Father Jayvee reached for a prayer-book, looked at Joselito, and then said “Your love life is a box of toothpick which fell on the floor. You should pick it up one-by-one. When it’s back in the box, you must decide if you will still use it to pick your teeth, find another use for it, or throw it away in the waste basket. I can only give you an advice.”

Like you did, Father?” Joselito asked.

What do you mean like I did?” Father Jayvee asked back.

You threw your love life away.” said Joselito.

Oh, I found another use for it, my love life belongs to Christ,” Father Jayvee retorted.

The next day Father Jayvee celebrated the morning mass.  He even asked Doris to read that morning’s epistle.  At the pew, Doris and Joselito were not talking. They simply glanced at each other.

After the mass, Father Jayvee greeted his parishioners, and then prepared to do his special task.

Father Jayvee at the wheel, he started the car to bring Doris home.  Joselito waved goodbye. “Wait for me at the chapel.  Pray for us, and pray real hard.” Father Jayvee yelled as he drove away.

 

At the Chapel

Joselito genuflected in front of the tabernacle, and then sat on a pew. Moments later his memory gate opened. It brought back sounds and images of his hometown’s fiesta, almost two years ago. His break-up with Doris was still fresh.

While watching a stage variety show, an annual fiesta tradition in his hometown, friends cheered him up. Rogelio, a friend, bantered, “There’s no use crying over yesterday. There are lots of roses in the garden.” His friends laughed. “Come on cheer up,” other friends urge strongly.

Amidst the crowd arrived Alice, another friend. She was with a former classmate from Manila.  She greeted everybody, “Hello there, everybody,” then she turned to Joselito, “So there you are, Joselito. Has the wound healed?

Joselito’s friends’ chuckled.  Alice then said, “I have a friend here I want you to meet… Josie. She’s my college classmate and is here on vacation looking for a boyfriend.” Josie blushed and gave Alice a pinch at the side. Joselito said hello to Josie, then added, “Did Alice meant a girl as pretty as you have no boy friend?” “Uyyyyyy!” the gang teased.

It was almost midnight and the variety show was just beginning.  The gang decided to have rice cake and avocado-leaf tea near the parish church, almost two kilometers where the stage was.  The gang walked towards the church.  Alice suggested, “Let’s go ahead and leave Joselito and Josie behind. Let them write their love story.” The gang giggled.  Rogelio sang,”Where do I begin…” Giggles turned to laughter.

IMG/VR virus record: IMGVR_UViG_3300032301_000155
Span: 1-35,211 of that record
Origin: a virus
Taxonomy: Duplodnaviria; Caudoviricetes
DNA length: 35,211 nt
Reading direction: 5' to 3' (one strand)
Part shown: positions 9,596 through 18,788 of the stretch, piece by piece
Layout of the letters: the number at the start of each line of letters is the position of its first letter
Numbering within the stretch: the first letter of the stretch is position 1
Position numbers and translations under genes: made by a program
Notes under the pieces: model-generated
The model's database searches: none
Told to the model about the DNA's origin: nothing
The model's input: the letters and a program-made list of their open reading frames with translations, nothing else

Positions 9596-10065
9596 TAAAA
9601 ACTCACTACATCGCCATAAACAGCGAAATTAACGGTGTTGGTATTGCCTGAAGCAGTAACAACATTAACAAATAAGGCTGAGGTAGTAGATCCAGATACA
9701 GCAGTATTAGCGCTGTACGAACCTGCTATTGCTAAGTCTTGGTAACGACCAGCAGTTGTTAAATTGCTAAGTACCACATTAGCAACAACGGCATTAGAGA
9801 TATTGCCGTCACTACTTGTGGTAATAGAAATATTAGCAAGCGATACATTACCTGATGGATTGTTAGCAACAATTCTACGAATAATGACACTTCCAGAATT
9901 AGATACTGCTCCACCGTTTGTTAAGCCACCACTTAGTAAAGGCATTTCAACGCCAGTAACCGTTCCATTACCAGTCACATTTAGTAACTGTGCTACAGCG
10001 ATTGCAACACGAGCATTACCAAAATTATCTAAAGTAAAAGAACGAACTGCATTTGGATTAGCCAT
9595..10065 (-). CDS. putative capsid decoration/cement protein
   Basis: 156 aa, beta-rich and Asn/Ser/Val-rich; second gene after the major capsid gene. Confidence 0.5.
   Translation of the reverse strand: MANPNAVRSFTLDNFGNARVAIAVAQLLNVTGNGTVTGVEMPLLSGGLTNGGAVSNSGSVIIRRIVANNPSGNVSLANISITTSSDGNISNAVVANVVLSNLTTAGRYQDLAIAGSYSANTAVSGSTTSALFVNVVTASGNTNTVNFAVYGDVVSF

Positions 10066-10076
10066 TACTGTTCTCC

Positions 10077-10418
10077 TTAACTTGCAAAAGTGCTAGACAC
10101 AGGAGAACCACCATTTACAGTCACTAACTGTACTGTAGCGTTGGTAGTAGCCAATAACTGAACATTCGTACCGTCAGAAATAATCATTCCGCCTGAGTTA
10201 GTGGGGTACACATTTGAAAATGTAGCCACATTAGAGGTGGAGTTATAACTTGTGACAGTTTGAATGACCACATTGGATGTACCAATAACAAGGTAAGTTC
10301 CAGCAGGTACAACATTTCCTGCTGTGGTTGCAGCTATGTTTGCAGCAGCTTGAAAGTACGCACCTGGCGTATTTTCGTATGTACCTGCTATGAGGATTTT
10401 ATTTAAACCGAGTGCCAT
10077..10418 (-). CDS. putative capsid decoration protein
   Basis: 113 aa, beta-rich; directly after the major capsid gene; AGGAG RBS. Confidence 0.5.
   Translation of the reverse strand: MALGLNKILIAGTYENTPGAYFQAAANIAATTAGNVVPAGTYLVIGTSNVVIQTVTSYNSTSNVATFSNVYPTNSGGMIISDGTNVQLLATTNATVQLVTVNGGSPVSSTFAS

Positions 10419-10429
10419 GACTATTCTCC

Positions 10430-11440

From then on, Joselito became a frequent visitor at Josie’s house in Paco, Manila.  Josie’s father is a doctor and her mother is a nurse.  Josie teaches at a Day Care Center in Santa Ana.  Joselito was amused at the way Josie’s family welcomed him, contrary to how Doris’ father treated him. Soon, Joselito and Josie started dating.  Josie would ask Joselito to ask permission from Josie’s mother every time they would go out to watch a movie or dine out. Josie’s mother always gave her consent, saying, “Enjoy yourselves”, with a smile.  Joselito fell in love with Josie and Josie with Joselito.

At times, when Joselito comes to visit his parents in the province, Josie would come along.  Joselito’ mother would show her fondness for Josie and would tell Joselito that she likes Josie better than Doris for him.

Joselito works as a researcher in a medium-size law office.  Joselito’s officemates say Josie and Joselito is a perfect pair.  Josie often visited Joselito in his office in time for lunch; bringing him his favorites, which Josie learned to cook herself.  The sweet and loving relationship of Joselito and his new-found love  would seemingly last until eternity.

“Hey lover boy, your troubles are over!” The voice reverberated on the walls of the chapel.  It was Father Jayvee. He had brought Doris back home.  Father Jayvee’s voice pushed the fast forward button of Joselito’s thoughts, bringing it back to the present.